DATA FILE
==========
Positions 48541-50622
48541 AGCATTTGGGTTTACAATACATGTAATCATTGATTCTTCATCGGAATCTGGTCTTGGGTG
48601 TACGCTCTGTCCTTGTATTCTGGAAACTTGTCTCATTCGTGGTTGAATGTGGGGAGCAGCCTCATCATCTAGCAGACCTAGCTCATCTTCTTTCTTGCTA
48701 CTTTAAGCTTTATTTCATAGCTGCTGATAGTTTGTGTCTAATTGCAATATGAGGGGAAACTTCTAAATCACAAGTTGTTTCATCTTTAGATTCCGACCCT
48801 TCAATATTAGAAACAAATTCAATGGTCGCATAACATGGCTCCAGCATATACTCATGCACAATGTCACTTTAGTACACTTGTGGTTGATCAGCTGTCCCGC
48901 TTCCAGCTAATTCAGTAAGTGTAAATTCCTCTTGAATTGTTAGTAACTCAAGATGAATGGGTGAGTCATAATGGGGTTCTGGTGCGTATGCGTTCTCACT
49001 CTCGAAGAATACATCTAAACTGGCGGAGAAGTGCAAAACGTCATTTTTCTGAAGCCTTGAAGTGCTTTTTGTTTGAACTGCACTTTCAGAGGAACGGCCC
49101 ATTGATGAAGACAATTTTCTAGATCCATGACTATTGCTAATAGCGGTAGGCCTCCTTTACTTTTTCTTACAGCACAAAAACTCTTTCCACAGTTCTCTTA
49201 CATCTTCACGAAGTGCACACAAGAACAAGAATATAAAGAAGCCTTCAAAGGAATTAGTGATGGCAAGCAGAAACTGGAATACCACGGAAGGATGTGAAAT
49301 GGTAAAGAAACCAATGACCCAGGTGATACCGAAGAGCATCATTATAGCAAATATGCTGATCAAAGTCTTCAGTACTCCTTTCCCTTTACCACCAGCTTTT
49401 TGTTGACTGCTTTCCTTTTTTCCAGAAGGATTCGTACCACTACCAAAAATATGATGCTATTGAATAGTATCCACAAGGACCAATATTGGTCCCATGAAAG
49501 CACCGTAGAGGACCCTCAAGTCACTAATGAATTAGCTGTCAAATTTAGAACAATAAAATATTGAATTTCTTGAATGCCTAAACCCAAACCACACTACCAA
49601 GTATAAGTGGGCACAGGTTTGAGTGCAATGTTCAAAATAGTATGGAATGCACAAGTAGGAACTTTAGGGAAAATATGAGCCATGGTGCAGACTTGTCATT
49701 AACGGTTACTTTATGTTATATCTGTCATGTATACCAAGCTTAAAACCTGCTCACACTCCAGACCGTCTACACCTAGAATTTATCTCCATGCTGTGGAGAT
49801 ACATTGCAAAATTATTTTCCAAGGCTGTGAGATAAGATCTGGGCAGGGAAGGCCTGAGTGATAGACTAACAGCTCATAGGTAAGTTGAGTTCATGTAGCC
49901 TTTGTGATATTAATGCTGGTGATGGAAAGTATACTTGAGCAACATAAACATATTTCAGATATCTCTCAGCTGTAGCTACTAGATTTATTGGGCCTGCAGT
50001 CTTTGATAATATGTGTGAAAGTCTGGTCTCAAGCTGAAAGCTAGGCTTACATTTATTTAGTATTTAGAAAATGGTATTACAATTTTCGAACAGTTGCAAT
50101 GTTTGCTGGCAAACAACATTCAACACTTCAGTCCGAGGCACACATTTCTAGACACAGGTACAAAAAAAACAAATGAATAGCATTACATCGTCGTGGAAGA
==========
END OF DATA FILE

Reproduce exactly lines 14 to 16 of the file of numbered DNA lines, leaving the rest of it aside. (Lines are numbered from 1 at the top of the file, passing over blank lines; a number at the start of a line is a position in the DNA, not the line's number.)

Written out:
49701 AACGGTTACTTTATGTTATATCTGTCATGTATACCAAGCTTAAAACCTGCTCACACTCCAGACCGTCTACACCTAGAATTTATCTCCATGCTGTGGAGAT
49801 ACATTGCAAAATTATTTTCCAAGGCTGTGAGATAAGATCTGGGCAGGGAAGGCCTGAGTGATAGACTAACAGCTCATAGGTAAGTTGAGTTCATGTAGCC
49901 TTTGTGATATTAATGCTGGTGATGGAAAGTATACTTGAGCAACATAAACATATTTCAGATATCTCTCAGCTGTAGCTACTAGATTTATTGGGCCTGCAGT